Writing and the Lack Thereof

So I have been trying to get myself back to writing through various methods: The Artist’s Way Morning Pages, Getting back into keeping a notebook, this blog, looking up writing quotes, etc. I sat down last Fall and outlined a werebeast story. Transcribed most of my notes from paper into my computer, and haven’t touched it since.

Owl Story, one of the main pieces I talked about, I have completely lost everything when we moved. Paper version and the thumb drive it was all stored on. Cause I figured if I kept it on the drive I wouldn’t lose it. Ha, the joke is on me big time.

And MEI, Manuscripts, Epiphanies, Illuminated, during a crisis of heart got trashed, because I gave up on my writing. That is one of my biggest regrets. Unfortunately that one never got transcribed into the computer. So that MEI is gone.

So many projects and so many failures and the common denominator is yours truly. The problem is me. And I don’t know how to fix me.

Can I really call this a writing blog when I’m not writing?

I don’t know. Just like I don’t know what the future holds for my writing. I’m not sure if this is a temporary set back or if this is the beginning of the end of my writing. I haven’t been very good at keeping up with this blog over the last few years. But I am trying to get my spark back. Only time will tell if that is enough. Just know I am not giving up. I am keeping the faith, writing has been a part of my life for too many years to give up. So keep writing my friends, until next we met.

Cheers, james

Quote of the Day: Ralph Fletcher

It’s misleading to think of writers as special creatures, word sorcerers who possess some sort of magic knowledge hidden from everyone else. Writers are ordinary people who like to write. They feel the urge to write, and scratch that itch every chance they have. Writers get their ideas down on paper using particular strategies that seem to work for them. These strategies are available to anyone who wants to be a writer.

-Ralph Fletcher, How Writers Work

While this particular passage comes from his children’s book How Writers Work, this advice is solid for any age group. He has a whole series of books for children writers and he wrote Breathing In, Breathing Out, as an adult writing book. I stumbled across him on a fb group post. And I am so glad I took the chance.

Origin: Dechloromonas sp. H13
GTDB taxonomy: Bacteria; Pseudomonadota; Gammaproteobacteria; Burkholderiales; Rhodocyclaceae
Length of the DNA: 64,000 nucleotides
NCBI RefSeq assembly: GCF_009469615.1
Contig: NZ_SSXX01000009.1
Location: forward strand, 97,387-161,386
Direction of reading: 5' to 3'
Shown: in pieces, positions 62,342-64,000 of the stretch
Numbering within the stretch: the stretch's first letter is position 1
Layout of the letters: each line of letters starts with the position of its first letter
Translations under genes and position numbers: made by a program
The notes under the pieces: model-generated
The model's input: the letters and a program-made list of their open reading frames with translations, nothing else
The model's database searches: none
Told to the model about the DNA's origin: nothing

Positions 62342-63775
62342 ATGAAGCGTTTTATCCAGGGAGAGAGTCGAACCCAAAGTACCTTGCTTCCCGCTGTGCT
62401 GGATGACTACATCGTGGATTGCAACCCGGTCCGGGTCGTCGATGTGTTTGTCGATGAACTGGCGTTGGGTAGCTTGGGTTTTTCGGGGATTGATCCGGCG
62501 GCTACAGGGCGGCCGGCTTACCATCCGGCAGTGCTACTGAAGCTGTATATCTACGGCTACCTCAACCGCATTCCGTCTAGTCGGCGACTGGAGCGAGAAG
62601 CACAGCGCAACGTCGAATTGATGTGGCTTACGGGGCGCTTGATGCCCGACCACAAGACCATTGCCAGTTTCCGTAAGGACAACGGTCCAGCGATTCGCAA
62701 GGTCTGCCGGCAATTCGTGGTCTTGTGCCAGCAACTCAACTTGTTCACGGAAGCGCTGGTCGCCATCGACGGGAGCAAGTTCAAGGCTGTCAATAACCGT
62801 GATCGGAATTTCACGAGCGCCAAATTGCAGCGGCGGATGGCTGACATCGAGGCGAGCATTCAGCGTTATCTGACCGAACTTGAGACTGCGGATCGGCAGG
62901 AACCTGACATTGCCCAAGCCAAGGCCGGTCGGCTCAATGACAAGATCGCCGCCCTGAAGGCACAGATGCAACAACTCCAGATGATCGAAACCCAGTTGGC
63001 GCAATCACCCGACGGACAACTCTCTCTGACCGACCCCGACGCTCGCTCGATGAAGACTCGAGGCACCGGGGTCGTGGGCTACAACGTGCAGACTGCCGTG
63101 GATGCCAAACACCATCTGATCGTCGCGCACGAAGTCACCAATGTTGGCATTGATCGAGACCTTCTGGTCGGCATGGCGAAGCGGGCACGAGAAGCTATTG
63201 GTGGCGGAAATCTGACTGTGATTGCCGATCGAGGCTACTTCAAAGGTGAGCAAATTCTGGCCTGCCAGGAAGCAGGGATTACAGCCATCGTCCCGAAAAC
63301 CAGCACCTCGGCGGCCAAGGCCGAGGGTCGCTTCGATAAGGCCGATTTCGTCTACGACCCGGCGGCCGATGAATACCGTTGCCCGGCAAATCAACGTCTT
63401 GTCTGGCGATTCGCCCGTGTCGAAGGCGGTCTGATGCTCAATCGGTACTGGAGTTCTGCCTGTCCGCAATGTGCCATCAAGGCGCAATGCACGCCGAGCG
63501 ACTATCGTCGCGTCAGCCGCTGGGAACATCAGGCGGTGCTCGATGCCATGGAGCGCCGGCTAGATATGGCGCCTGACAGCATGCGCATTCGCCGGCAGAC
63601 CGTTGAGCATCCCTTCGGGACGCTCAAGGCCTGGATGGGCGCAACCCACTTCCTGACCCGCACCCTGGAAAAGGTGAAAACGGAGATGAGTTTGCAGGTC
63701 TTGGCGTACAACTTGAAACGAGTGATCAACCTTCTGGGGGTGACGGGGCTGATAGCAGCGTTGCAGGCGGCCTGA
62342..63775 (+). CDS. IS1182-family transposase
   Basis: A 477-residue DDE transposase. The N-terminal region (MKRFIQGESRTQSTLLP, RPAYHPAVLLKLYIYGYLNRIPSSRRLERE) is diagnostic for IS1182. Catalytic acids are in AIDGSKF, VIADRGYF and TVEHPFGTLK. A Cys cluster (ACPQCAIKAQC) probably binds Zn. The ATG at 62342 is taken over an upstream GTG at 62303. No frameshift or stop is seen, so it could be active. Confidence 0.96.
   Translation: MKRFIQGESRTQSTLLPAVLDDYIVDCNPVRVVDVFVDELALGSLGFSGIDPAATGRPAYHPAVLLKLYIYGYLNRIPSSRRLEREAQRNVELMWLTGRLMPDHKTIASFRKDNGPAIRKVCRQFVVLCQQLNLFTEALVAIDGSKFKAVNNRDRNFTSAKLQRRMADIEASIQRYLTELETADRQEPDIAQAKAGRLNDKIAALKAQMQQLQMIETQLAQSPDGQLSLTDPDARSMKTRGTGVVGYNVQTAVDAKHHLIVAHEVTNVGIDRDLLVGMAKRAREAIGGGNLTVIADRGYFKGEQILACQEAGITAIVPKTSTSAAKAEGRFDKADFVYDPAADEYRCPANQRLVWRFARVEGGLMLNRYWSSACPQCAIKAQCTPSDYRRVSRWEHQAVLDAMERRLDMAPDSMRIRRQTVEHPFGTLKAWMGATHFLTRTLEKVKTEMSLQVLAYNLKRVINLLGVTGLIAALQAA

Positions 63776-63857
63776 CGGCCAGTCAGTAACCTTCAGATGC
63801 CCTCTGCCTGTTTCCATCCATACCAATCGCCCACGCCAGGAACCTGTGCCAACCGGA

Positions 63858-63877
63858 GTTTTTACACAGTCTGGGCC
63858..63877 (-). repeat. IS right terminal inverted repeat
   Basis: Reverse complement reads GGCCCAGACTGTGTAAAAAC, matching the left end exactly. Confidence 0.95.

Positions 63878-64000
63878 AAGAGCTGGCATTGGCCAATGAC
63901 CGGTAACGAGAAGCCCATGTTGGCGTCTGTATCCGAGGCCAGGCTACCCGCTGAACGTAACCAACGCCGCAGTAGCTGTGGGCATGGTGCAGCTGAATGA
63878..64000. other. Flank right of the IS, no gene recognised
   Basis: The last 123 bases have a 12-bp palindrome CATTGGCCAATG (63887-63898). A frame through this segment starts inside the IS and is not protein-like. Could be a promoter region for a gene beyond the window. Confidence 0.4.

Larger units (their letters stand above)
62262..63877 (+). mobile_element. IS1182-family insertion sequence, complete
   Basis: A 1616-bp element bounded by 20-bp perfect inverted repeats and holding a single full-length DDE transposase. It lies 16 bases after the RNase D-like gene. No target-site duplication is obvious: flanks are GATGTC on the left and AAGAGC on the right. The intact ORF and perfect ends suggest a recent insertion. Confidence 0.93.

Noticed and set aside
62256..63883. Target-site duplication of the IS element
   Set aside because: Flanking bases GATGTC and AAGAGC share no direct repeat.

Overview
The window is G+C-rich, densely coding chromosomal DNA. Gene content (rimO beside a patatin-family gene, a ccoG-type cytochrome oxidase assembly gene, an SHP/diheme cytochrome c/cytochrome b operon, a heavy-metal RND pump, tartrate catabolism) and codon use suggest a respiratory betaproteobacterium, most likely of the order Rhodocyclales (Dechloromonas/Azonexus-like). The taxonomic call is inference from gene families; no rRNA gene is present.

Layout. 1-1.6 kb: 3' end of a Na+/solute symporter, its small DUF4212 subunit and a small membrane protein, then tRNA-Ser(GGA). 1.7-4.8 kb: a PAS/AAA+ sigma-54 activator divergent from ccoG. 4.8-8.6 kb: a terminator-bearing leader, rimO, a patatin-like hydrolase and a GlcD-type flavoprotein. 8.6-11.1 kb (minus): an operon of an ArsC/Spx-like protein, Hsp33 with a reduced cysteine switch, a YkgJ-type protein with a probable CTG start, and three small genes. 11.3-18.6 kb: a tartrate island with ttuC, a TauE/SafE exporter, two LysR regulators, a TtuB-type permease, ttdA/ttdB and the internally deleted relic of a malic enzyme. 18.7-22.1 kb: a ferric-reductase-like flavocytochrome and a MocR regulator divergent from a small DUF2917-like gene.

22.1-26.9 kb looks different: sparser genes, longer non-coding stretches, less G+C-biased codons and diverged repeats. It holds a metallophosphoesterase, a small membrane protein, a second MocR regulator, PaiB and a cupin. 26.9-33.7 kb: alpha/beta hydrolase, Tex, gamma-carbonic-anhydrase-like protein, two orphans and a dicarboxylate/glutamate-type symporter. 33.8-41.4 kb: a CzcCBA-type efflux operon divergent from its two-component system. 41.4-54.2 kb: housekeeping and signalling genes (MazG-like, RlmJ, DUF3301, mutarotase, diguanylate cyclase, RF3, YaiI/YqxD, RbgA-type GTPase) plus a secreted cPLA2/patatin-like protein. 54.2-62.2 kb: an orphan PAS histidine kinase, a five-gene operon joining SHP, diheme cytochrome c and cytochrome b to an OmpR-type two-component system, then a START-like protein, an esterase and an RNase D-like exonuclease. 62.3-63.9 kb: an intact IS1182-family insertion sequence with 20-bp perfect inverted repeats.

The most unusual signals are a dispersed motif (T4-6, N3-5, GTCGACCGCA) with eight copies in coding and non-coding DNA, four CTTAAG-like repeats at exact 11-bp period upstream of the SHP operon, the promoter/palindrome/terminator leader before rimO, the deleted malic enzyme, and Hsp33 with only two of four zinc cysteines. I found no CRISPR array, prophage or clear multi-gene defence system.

Cheers, james

Memories

Song lyrics take us to specific moments in time, either when we first heard it or when we truely felt them. For instance, “Dancing in the dark, middle of the night …” is a song from my teenage years. I never paid it any attention until I heard as an adult in love. Now it randomly pops into my head when I think of my hubby. I know sappy.

Another song, Next to You by Shennodah takes me back to being a little kid riding beside my dad as he sang along. The memory makes me smile, and a little sad at the same time. Jimmy Buffett’s Fruitcakes album reminds of a family vacation we took to Key West, that was our trip sound track.

Memories can uplift us, or they can haunt us. Sometimes I wonder if the “ghosts” people sense are just haunted memories that the person couldn’t or wouldn’t let go. Idiot moments from my past haunt me. While other memories of the people I love, bring me to tears and uplift me. Moments that can be relived over and over again when we need the metaphysical hug of one who has moved on.

Dreams can invoke memories or use them as a springboard into our subconscious mind. A way to understand and process those feelings we otherwise would retreat from. Journalling also allows us a safe way to work through those emotions, memories and feelings that leave us naked and raw feeling. My writing is a blend of dreams, journaling and using the raw emotion to infuse my words. Sometimes I get it right, other times not so much.

As writers, we use raw emotions, thoughts, and what if to make our readers feel a certain way.